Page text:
PHOLA Programmes seek to address a myriad of challenges among them high incidence of alcohol abuse.
South Africa has the highest incidence of alcohol abuse in the world, after the Ukraine (National Mental Health Policy Framework and Strategic Plan 2013-2020). The consequences of these patterns of substance abuse include increased risk of mental disorders, crime and violence etc.
According to Statistics SA: one in five South African women older than 18 years has experienced physical violence.
Many women die at the hands of their intimate partners.
There are limited services for women wanting to leave abusive relationships.
Women carry the disproportionate burden of poverty and unemployment.
There are high levels of teenage pregnancy
Young women between 15-24 are eight times more likely to be HIV positive than their male counterparts.
Violence against women and children is largely perpetrated by men. There is a need to challenge societal attitudes of patriarchy and chauvinism.
There is a lack of public or community awareness on the psychosocial and mental health effects of violence, trauma and abuse and a lot of stigma exists towards people who are survivors of these experiences
Approximately 16.5% of South Africans suffer mood, anxiety, or substance use disorders each year however only one in four South Africans have access to mental health or psycho-social interventions of any kind.
Most psychosocial disorders have their origins in childhood and adolescence. Approximately 50% of mental and psychosocial disorders begin before the age of 14 years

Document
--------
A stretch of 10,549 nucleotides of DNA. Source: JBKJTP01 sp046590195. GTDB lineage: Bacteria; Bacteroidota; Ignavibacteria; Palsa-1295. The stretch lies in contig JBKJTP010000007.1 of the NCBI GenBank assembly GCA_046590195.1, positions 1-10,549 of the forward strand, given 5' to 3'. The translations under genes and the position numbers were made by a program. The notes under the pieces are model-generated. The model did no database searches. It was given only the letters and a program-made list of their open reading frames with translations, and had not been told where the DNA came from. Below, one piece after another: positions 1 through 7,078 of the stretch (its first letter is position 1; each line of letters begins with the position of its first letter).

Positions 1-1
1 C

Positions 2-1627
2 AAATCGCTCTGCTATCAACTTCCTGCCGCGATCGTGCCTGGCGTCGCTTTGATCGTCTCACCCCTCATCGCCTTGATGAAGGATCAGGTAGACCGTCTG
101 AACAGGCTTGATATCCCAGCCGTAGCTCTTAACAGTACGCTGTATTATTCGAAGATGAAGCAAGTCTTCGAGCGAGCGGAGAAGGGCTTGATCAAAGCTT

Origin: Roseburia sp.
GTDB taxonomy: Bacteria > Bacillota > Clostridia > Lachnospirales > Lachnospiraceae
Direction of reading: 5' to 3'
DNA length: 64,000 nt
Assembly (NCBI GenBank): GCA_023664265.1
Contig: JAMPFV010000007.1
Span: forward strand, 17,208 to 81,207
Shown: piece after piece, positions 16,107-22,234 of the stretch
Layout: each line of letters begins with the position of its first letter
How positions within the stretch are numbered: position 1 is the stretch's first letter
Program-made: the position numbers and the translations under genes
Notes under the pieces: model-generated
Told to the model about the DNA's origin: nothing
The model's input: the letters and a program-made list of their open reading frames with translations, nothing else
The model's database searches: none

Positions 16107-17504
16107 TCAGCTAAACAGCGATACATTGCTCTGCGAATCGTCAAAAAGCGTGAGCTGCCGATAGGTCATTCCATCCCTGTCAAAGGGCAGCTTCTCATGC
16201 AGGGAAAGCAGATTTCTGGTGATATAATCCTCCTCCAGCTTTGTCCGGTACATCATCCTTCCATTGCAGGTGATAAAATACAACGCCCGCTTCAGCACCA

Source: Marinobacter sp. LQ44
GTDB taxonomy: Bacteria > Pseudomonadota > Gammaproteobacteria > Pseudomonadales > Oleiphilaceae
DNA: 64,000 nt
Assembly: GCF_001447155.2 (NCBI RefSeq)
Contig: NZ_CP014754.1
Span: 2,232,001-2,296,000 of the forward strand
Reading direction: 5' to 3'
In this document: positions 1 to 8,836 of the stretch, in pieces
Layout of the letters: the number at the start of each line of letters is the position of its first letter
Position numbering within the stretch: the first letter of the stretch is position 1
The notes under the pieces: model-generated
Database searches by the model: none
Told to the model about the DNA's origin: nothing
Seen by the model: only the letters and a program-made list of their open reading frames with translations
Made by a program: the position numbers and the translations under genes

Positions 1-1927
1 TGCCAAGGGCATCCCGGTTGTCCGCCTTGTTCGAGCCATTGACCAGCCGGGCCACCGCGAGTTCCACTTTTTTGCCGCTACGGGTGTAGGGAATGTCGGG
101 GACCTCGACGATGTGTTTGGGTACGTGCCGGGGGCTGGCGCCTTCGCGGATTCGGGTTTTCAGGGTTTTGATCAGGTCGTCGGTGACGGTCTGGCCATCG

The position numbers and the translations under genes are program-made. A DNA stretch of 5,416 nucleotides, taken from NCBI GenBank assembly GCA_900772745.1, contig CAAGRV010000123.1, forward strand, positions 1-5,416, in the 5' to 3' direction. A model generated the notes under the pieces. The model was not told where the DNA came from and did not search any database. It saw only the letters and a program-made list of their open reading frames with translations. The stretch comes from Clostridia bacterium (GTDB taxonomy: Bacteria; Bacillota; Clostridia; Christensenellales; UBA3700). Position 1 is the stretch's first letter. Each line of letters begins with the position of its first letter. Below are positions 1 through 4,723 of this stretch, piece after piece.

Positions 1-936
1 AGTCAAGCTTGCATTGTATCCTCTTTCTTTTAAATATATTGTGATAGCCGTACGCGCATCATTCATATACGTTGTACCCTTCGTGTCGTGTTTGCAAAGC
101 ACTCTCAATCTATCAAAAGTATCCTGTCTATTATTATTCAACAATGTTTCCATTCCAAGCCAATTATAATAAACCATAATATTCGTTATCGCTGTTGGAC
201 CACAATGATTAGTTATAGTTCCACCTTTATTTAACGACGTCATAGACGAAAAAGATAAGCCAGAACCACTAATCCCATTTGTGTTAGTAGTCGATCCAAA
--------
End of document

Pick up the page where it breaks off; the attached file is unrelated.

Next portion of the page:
Mental health problems and psycho-social distress have serious economic and social costs. This includes direct costs related to the provision of health care and indirect costs such as reduced productivity at home and work, loss of income and loss of employment. Social costs of mental health and psychosocial distress may include disrupted families and social networks, stigma, discrimination, loss of future opportunities, marginalization and decreased quality of life.
The relationship between poverty and mental ill-health has been described as a “vicious cycle.” People living in poverty are at an increased risk of developing mental disorders through the stress of living in poverty, increased obstetric risks, lack of social support, increased exposure to violence and abuse. Those who live with mental illness are at an increased risk of sliding into poverty as a result of increased health expenditure, lost income, reduced productivity, lost employment and social exclusion due to stigma.
There is a lack of skills and human resources to respond effectively to mental health and psychosocial problems experienced by vulnerable communities
The goal of Phola is to contribute to closing these gaps.
PHOLA is a Nguni word which means heal. PHOLA was founded by Ncazelo Ncube- Mlilo who is an internationally renowned Narrative
Therapist and Psychosocial Specialist who has spent a lot of her career focusing on developing local, culturally appropriate psychosocial
healing practices and methodologies.